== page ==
Since the end of WWII, the Italian government has been a socialist government. Big and powerful labor unions have ruled the day ...and night. Raising taxes is the government's way of funding many social programs. The so called Earth Quake relief fund is just another excuse to raise taxes. The Italian's are not so stupid that they can't smell the difference between the pasta and the bastards.
        markkiernan
        • 4 Months Ago
        @Levine Levine
        Perhaps you should do some research before spewing such rubbish. Since when have Christian Democrats being socialist? As someone who has lived in Italy for a number of years I can tell you that Italy has had little of anything representing a socialist government. Italy in general is quite conservative, and even when the communist party existed it was much more centre than many other left wings parties in the rest of Europe. All governments from left, centre and even the extreme right wing have used any excuse to raise taxes.
      DarylMc
      • 4 Months Ago
      "$9.35 per gallon" Doesn't make a large SUV look attractive. In fact makes a bicycle look very attractive.
      GR
      • 4 Months Ago
      I wonder how fuel-efficient/how many EVs and PHEVs America would have if our gas taxes raised prices to $9 a gallon!!! (assuming it was raised over time, of course)
        markkiernan
        • 4 Months Ago
        @GR
        My next car is this: http://www.renault-ze.com/it-it/gamma-z.e./zoe/renault-zoe-life-765.html&gclid=CLT6trmTr7ACFYZJ3god0x32Tg
        mylexicon
        • 4 Months Ago
        @GR
        You don't have to wonder. Look at Europe. They've had high taxes for decades to control balance of trade. Europe developed public transit, which has slowly killed their automobile industry (aside from Germany who learned to sell in the US), thus auto alternative technology. Furthermore, European public transit has had little consequence for global mobility. Global population density is either too low or capital requirements are too high. The unintended consequences of negative reinforcement are difficult to predict. People are often scared of negative reinforcement; therefore, their actions to avoid negative reinforcement are often unpredictable or unreasonable. If you need proof, intern with your local tax preparation office. In general, it is better to move people in the desired direction with incentives, while adhering to the concept of artificially stimulated competition. Without competition, the government-approved winners rapidly degenerate into losers.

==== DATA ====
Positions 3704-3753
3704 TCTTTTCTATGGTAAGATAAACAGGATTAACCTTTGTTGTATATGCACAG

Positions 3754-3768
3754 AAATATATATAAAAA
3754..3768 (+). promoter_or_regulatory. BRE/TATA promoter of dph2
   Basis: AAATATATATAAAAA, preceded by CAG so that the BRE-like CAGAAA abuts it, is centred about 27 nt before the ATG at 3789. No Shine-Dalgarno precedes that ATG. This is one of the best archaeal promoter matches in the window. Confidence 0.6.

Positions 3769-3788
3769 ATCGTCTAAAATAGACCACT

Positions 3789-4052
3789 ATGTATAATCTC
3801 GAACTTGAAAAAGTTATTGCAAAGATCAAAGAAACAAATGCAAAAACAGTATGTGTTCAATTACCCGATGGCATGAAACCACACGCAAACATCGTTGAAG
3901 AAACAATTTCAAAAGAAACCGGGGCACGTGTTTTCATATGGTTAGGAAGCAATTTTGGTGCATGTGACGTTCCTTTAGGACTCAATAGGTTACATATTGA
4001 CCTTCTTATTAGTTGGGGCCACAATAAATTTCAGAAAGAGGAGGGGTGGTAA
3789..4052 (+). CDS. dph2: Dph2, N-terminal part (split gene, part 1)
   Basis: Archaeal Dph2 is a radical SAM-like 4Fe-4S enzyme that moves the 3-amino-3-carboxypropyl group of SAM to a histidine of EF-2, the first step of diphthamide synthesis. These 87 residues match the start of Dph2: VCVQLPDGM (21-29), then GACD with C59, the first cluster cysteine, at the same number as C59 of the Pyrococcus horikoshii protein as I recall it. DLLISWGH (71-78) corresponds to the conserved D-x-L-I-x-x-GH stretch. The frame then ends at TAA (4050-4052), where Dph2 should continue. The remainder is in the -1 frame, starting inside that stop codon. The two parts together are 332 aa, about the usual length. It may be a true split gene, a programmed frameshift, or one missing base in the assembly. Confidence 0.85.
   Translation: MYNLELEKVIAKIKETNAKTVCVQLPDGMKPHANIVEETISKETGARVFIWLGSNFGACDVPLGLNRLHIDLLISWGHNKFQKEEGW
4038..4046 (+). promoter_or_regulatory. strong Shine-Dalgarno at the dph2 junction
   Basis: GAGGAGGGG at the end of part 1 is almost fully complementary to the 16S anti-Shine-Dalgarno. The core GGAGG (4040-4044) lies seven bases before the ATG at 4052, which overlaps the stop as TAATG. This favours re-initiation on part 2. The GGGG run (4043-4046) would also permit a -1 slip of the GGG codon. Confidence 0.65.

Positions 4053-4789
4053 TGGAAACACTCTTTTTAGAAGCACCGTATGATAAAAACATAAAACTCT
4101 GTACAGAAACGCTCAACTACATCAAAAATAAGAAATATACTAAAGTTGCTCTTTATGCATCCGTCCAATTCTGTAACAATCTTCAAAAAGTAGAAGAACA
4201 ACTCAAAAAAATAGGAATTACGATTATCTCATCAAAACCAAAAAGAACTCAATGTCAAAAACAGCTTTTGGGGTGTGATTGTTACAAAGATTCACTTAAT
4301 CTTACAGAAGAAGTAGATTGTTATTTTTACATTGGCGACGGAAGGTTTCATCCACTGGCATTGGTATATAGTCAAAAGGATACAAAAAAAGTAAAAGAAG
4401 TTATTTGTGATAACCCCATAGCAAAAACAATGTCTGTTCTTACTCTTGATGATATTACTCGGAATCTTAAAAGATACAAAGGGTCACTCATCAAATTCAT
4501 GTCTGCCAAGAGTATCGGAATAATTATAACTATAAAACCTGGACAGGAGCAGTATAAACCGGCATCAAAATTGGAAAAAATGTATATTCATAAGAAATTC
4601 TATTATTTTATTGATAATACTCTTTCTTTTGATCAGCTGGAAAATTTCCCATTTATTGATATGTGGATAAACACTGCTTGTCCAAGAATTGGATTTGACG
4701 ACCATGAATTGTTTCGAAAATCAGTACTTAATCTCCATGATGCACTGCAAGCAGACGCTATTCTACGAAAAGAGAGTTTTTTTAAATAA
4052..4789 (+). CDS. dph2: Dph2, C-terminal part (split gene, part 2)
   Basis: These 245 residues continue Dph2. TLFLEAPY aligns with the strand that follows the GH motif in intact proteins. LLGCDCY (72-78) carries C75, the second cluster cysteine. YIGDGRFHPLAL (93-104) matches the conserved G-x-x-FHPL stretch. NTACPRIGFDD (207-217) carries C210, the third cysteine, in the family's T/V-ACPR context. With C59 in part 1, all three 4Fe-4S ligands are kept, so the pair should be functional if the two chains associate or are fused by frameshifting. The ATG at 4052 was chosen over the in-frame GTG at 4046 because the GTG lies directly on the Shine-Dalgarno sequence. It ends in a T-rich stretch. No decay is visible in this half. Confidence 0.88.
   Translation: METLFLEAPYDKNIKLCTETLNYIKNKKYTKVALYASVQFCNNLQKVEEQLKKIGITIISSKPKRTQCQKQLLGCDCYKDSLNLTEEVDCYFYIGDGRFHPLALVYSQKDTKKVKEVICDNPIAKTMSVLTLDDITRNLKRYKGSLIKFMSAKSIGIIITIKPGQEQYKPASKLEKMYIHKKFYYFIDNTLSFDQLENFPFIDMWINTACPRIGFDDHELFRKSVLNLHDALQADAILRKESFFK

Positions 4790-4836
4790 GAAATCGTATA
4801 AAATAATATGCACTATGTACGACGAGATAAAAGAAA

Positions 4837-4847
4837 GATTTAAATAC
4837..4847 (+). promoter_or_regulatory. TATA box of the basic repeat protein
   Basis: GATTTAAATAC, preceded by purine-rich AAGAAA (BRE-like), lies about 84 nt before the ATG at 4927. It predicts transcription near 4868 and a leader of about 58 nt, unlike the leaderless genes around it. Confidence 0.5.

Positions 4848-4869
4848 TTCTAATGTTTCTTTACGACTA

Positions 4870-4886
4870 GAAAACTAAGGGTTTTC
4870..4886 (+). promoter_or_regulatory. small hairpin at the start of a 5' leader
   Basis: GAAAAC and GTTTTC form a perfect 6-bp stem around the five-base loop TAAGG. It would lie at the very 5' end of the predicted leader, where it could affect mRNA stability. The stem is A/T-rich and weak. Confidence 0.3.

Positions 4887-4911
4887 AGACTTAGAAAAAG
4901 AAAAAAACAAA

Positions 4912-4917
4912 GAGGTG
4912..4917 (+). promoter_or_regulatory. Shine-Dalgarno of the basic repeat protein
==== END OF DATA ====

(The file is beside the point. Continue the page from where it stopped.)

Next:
Andrew Richard Rose
      • 4 Months Ago
      I hope he enjoys his Lobster Dinner at Bilderberg this weekend !
      throwback
      • 4 Months Ago
      So will they drop the tax after some period of time, since it is just for this particular natural disaster relief?
        DaveMart
        • 4 Months Ago
        @throwback
        Ha-ha! Good one!
          DarylMc
          • 4 Months Ago
          @DaveMart